• ITVI.USA
    14,680.190
    702.640
    5%
  • OTRI.USA
    27.570
    -0.300
    -1.1%
  • OTVI.USA
    14,638.600
    701.900
    5%
  • TLT.USA
    2.590
    -0.050
    -1.9%
  • TSTOPVRPM.ATLPHL
    2.850
    0.220
    8.4%
  • TSTOPVRPM.CHIATL
    3.310
    0.440
    15.3%
  • TSTOPVRPM.DALLAX
    1.400
    0.050
    3.7%
  • TSTOPVRPM.LAXDAL
    2.670
    0.660
    32.8%
  • TSTOPVRPM.PHLCHI
    2.120
    0.240
    12.8%
  • TSTOPVRPM.LAXSEA
    3.070
    0.300
    10.8%
  • WAIT.USA
    125.000
    -2.000
    -1.6%
  • ITVI.USA
    14,680.190
    702.640
    5%
  • OTRI.USA
    27.570
    -0.300
    -1.1%
  • OTVI.USA
    14,638.600
    701.900
    5%
  • TLT.USA
    2.590
    -0.050
    -1.9%
  • TSTOPVRPM.ATLPHL
    2.850
    0.220
    8.4%
  • TSTOPVRPM.CHIATL
    3.310
    0.440
    15.3%
  • TSTOPVRPM.DALLAX
    1.400
    0.050
    3.7%
  • TSTOPVRPM.LAXDAL
    2.670
    0.660
    32.8%
  • TSTOPVRPM.PHLCHI
    2.120
    0.240
    12.8%
  • TSTOPVRPM.LAXSEA
    3.070
    0.300
    10.8%
  • WAIT.USA
    125.000
    -2.000
    -1.6%
InsightsNewsWeather and Critical Events

More severe storms could hit Plains through the weekend (with forecast video)

Would make it five days in a row

Severe thunderstorms slammed several Plains states Wednesday and Thursday from Texas to Minnesota. Mother Nature won’t give the nation’s heartland a break this first weekend of summer.

SONAR Critical Events: Friday, June 19, 2020, 8 a.m. EDT; Highest severe thunderstorm threat Friday

Thursday, the Storm Prediction Center (SPC), part of the National Weather Service (NWS), listed more than 30 wind damage and large hail reports across six Plains states. As predicted, the winds did plenty of damage in places that stood in their way.

A microburst produced a gust of 70 mph that snapped or uprooted a bunch of trees just a few miles northeast of Lincoln, Nebraska. Winds damaged a fireworks tent in Hickman, about 20 miles south of Lincoln. Trees and power lines were blown down in Hutchinson, Minnesota.

In Texas, the Coke County Sheriff’s Office reported hail the size of ping-pong balls. A layer of hail 2 to 3 inches high covered roads in Hohnne, Colorado.

A front – the boundary between a warm, muggy air mass and a cooler, drier air mass – will stall over the Plains Friday through the weekend, stretching from Texas to the upper Great Lakes. Some of the same areas struck by severe storms the past two days may be targets again for a third, fourth and possibly fifth consecutive day.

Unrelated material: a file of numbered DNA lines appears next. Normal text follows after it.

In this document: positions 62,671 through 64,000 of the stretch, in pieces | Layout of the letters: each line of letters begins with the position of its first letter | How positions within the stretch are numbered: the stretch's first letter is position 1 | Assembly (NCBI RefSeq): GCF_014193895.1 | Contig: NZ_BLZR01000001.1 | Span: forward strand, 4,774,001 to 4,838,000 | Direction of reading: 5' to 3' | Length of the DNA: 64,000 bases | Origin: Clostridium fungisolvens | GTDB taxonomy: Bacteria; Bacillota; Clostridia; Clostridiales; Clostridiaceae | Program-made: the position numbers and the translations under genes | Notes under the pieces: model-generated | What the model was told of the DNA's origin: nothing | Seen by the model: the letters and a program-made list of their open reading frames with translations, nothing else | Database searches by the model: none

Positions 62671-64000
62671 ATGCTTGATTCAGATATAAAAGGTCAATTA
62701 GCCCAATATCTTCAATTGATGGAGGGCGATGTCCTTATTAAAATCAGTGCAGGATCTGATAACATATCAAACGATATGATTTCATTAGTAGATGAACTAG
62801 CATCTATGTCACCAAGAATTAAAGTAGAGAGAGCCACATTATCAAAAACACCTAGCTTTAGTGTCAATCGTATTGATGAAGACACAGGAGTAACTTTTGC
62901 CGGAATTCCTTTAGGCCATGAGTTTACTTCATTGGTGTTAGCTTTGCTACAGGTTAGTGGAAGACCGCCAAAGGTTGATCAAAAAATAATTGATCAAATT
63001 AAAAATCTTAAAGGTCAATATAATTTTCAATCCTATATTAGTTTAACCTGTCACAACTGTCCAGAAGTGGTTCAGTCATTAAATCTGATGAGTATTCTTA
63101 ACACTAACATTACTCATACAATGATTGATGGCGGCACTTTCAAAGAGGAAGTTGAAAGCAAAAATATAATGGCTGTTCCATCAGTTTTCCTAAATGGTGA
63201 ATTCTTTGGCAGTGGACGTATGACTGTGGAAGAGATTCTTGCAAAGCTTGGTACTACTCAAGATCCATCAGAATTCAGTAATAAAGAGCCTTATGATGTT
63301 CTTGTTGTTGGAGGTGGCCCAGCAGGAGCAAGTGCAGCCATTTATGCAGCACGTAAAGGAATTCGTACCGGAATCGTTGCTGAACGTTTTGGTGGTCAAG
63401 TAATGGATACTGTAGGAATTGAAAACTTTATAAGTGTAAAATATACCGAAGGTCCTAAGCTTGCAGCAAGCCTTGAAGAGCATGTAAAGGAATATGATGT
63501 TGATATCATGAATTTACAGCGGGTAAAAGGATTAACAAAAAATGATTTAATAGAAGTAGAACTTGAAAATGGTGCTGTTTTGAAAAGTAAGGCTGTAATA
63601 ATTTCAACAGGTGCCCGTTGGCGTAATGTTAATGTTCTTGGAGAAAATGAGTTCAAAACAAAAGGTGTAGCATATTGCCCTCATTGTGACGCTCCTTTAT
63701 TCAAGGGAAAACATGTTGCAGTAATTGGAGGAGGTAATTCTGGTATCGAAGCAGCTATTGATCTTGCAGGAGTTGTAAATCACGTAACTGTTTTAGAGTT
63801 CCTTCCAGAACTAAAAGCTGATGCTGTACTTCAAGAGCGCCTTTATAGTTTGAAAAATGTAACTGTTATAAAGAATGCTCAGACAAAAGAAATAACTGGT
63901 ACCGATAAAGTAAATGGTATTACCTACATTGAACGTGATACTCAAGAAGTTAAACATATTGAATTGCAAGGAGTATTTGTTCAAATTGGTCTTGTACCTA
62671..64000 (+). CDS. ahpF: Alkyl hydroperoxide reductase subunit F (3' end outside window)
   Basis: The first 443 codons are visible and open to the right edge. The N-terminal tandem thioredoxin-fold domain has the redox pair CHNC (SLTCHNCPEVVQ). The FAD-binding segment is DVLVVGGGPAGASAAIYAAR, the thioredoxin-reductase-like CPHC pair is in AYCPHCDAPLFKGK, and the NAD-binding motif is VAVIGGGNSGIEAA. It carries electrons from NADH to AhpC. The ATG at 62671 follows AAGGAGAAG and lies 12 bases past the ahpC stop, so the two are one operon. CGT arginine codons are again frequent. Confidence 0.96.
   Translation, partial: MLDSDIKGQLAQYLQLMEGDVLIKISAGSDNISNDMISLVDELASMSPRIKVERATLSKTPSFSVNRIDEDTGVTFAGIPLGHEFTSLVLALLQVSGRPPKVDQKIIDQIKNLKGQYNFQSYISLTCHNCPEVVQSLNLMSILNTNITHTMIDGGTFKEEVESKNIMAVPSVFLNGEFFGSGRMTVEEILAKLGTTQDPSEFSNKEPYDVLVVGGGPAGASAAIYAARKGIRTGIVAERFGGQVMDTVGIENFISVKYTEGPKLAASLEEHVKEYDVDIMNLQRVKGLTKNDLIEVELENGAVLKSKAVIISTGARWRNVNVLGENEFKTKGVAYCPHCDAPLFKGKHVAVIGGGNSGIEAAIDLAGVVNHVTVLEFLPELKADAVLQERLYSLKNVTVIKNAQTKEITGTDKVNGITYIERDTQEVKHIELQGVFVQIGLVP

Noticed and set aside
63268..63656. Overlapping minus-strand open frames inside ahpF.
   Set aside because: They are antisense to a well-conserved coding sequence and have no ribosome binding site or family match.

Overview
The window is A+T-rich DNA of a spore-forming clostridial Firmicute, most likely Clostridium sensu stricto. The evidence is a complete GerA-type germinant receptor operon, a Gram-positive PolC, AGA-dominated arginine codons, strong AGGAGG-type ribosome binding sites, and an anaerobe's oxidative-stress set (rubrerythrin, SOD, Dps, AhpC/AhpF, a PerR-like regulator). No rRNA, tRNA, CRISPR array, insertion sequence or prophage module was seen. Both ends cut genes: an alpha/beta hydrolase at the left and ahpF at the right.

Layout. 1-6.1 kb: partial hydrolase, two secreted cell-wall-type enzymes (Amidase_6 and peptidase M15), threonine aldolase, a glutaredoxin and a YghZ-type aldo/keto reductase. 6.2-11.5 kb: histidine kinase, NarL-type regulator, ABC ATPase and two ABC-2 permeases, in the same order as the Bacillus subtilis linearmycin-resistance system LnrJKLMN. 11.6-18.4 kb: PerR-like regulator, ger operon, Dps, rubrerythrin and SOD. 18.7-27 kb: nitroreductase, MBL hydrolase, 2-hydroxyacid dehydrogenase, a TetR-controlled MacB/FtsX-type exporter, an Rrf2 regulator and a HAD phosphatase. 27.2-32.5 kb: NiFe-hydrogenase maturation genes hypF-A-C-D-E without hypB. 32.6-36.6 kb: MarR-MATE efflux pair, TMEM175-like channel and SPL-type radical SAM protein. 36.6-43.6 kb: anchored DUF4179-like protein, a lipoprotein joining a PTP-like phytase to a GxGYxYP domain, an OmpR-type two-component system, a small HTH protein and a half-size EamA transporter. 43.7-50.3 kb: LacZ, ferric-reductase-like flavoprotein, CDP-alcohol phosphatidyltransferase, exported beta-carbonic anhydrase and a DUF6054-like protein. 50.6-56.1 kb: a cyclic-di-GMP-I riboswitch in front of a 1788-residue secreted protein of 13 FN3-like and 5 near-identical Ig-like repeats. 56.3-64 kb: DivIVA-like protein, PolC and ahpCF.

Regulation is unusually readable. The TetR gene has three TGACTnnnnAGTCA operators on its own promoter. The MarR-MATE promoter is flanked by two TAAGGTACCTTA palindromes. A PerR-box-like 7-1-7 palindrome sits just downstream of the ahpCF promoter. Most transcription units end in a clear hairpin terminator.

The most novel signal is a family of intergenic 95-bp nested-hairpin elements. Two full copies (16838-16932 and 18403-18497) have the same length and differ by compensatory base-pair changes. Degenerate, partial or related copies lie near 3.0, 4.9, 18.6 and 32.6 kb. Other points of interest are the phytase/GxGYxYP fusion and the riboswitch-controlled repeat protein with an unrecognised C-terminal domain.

The National Weather Service (NWS) classifies a thunderstorm as severe if it produces any of the following based on radar or eyewitness reports:

• Winds of at least 58 mph (50 knots).
• Hail at least 1 inch in diameter.
• A tornado.

The previously mentioned cold front keeps the atmosphere unstable as cooler, denser air behind it forces warmer, humid, buoyant air ahead of it to rise. This rising motion, along with sharp lapse rates – quickly falling temperatures from the ground to the mid-atmosphere – will trigger thunderstorm development.

SONAR Critical Events: Friday, June 19, 2020, 8 a.m. EDT; Highest severe thunderstorm threat Sunday, June 21

General “garden variety” thunderstorms will be scattered across the nation’s heartland Friday through Sunday. But Friday through Sunday, some storms could turn severe, containing additional dangerous wind gusts that may cause rollovers, occasional blinding rainfall and large hail. Roads and ramps may be closed due to flash flooding, with some areas picking up 3 to 5 inches of rainfall over the next three days.

Click here for more FreightWaves articles by Nick Austin.

Nick Austin, Director of Weather Analytics and Senior Meteorologist

In his nearly 20 years of weather forecasting experience, Nick worked on air at WBBJ-TV and WRCB-TV, including time spent doing weather analysis and field reporting. He received his Bachelor of Science in Meteorology from Florida State University as well as a Bachelor of Science in Management from Georgia Institute of Technology. Nick is also a member of the American Meteorological Society and National Weather Association. As a member of the weather team at WBBJ-TV in Jackson, Tennessee, Nick was nominated for a Mid-South Emmy for live coverage of a major tornado outbreak in 2008. As part of the weather team at WRCB-TV in Chattanooga, Tennessee, Nick shared the Chattanooga Times-Free Press Best of the Best award for “Best Weather Team” for eight consecutive years. Nick earned his National Weather Association Broadcasting Seal in 2005.